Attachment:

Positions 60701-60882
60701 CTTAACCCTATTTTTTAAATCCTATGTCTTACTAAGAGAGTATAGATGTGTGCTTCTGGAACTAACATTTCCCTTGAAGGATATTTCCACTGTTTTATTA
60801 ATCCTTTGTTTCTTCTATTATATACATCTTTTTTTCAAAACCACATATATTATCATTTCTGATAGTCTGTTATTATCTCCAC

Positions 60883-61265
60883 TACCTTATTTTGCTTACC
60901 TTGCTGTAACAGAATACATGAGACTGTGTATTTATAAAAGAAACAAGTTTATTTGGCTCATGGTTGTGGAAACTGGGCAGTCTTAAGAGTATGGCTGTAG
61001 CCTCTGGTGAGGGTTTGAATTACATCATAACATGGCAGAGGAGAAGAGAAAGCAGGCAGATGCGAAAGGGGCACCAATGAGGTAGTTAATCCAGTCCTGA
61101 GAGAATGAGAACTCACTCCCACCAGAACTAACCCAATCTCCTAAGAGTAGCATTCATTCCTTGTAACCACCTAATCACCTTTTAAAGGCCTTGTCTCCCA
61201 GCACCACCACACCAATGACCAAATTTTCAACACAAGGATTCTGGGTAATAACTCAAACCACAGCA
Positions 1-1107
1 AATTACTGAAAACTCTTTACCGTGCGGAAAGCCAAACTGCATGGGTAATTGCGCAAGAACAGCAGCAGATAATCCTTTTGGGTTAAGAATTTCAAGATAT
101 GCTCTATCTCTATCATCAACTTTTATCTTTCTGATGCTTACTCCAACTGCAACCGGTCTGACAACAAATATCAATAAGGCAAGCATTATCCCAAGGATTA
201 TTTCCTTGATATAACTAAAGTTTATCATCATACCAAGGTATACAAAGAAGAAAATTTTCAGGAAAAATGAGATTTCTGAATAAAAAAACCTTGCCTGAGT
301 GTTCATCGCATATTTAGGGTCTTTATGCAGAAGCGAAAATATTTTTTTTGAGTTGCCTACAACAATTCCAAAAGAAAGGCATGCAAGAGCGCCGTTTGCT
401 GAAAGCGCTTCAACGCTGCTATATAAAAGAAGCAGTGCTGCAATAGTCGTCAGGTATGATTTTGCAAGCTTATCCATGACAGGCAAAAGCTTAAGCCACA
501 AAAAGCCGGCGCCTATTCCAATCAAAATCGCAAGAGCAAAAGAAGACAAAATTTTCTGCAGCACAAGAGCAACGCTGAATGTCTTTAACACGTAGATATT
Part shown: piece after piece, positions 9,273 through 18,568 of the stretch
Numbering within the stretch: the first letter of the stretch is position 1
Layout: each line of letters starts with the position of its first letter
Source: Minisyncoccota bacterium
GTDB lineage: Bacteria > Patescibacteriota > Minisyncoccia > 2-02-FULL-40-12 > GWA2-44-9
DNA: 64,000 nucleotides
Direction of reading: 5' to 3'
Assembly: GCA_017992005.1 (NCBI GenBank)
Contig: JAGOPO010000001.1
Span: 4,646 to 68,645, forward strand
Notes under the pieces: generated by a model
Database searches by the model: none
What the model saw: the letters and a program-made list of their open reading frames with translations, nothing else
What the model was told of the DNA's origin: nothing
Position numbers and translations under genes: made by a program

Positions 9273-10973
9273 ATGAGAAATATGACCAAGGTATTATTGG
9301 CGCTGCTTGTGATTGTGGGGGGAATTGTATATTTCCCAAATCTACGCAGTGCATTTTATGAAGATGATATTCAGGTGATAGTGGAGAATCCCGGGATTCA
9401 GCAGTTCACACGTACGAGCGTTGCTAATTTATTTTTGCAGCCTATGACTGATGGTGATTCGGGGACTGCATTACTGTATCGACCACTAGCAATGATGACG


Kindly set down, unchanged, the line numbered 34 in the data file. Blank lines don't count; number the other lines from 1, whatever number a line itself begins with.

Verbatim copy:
9301 CGCTGCTTGTGATTGTGGGGGGAATTGTATATTTCCCAAATCTACGCAGTGCATTTTATGAAGATGATATTCAGGTGATAGTGGAGAATCCCGGGATTCA